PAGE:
Period (.)


We can hang out here a while

In the blink of a week, we are dashing across the vast expanses of literary space (using our warped view drive), to go from last week considering one of the longest novels ever written, to this week looking at the smallest element of punctuation in English. If another language has a smaller punctuation mark than a period, no one knows, because you can’t see it.

Whence cometh this little dot of ink, and why? What we call the period in America (or a full stop in some other English-speaking countries) is the smallest conceivable punctuation mark, but that little fellow carries a lot of weight. Every written language eventually has had to develop at least some forms of punctuation, and the use of a dot to end a sentence can be traced far, far back to an early Greek system in the bygone B.C. days.

Because writing is one of the oldest human inventions, it has evolved and changed drastically over the centuries. I’m not interested in trying to discuss the history of punctuation in the two thousand years since a dot was first used, but I will say that without any punctuation, it’s much, much harder to read a text, as well as more difficult to even express ideas. Sometimes in the Middle Ages the writing even avoided blank space (also a kind of punctuation): anangelcametohimonthehill. Not too many people were reading in those days.

In terms of function, no punctuation mark is more important than a period, as it indicates a complete sentence. It’s a bit strange that in most European languages, a function as important as the end of a sentence is marked with such an insignificant dot of ink. The very importance of the period, however, may be the reason we can barely see it. Every text is filled with periods, and if it were larger and more evident, for instance, if it looked like this ◄ it might take over the page◄ Nobody would like that◄ And think of how much more space that would take up◄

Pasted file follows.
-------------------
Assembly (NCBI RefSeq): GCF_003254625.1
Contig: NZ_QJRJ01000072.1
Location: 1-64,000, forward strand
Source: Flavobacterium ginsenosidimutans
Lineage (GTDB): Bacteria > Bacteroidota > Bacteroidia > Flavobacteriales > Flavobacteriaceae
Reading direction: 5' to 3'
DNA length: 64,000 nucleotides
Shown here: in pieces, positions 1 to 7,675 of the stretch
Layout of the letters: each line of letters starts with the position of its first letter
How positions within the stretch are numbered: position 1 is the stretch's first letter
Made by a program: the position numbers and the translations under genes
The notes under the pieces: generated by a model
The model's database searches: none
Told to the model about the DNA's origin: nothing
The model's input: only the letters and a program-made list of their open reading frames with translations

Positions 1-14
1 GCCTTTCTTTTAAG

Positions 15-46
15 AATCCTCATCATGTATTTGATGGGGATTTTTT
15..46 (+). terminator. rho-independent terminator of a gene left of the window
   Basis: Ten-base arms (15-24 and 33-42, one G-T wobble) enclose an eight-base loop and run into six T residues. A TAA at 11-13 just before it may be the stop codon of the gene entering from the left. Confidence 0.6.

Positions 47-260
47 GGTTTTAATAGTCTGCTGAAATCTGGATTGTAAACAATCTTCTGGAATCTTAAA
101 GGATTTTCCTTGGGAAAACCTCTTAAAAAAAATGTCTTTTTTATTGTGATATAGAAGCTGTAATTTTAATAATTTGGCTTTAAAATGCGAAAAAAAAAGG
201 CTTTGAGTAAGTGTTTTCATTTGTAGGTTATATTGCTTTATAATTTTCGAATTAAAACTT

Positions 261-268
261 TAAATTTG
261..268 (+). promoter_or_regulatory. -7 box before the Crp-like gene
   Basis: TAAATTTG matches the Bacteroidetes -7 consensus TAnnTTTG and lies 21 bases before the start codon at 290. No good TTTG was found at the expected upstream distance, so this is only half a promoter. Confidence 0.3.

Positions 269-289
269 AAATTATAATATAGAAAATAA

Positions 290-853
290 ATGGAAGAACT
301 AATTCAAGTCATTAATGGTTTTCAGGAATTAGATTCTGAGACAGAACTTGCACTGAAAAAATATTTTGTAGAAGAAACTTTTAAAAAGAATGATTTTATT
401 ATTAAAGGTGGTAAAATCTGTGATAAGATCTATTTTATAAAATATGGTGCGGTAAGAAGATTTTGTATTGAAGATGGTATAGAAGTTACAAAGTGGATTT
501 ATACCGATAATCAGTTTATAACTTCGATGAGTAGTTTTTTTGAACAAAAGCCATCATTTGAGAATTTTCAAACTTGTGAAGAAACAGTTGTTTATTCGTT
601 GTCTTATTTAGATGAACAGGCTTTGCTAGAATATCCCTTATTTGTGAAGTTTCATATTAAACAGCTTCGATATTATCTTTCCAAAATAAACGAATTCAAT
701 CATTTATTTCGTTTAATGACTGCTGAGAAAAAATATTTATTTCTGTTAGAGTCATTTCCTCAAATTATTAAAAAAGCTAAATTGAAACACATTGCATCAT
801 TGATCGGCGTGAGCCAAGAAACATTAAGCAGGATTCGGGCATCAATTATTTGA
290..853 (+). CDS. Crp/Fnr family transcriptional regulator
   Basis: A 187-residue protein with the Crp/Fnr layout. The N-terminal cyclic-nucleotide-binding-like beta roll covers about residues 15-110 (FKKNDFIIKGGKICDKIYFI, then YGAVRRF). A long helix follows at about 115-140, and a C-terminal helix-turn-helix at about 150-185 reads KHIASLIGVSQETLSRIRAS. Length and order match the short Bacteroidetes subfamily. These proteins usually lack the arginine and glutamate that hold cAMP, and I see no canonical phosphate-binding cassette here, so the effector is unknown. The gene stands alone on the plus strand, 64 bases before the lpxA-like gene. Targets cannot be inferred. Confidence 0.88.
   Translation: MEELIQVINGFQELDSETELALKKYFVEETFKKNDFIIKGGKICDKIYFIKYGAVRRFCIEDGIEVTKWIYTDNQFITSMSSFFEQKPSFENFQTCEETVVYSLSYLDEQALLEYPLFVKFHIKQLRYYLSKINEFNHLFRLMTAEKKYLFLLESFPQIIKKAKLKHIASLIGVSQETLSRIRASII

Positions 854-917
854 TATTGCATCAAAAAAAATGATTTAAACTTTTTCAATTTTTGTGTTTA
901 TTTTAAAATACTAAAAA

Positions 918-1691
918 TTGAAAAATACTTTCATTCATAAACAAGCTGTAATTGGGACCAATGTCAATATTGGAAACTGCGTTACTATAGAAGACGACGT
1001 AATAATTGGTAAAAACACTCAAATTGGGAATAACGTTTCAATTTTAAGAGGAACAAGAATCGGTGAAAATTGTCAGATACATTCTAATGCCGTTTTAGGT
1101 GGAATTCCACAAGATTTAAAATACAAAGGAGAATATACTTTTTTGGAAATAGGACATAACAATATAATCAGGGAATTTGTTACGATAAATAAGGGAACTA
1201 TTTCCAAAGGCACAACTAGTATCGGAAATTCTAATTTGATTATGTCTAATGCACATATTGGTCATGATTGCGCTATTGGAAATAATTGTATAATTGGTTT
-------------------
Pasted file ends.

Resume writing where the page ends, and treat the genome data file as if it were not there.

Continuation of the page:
During this period of reflecting on full stops, I want to focus the dot on a philosophical point. Let’s note that a sentence is the most basic unit of thought, and the simplest definition of a sentence is that it must have a subject (normally a noun) and a verb. A sentence is therefore a reflection of our most fundamental perception of the world, probably even from a few months old. We soon learn to distinguish that the world consists of separate objects; there are things out there. God knows what all those things are, but one of them is Mama. Secondly, we notice that those things move.

Things move (noun verb)—this is a basic sentence. The concept of a sentence is so important to language, that when you add an object, linguists even classify all languages as to what order these three elements occur. English is an SVO language, subject-verb-object: David drinks beer. (Or wine.)

I was looking at a website discussing punctuation that said the period is “the easiest punctuation mark to master”, which may be so, but when I was teaching first-year college writing classes, I had very many students who did not clearly know when to use a period. We even had special words for not knowing. Joining two sentences with a comma, instead of using a period for each one was called a “comma splice” and using a period before a sentence was completed was called a “sentence fragment”.

By the way, what I just did above, putting the period (and comma) outside the quotation marks is British style, which I use because it makes more sense, and if you don’t like it, maybe you should be an English major. At some future point perhaps I’ll discuss commas, but you know the comma is such a lazy thing, always stopping to take a rest. I’m a busy guy. I may not have time for commas.

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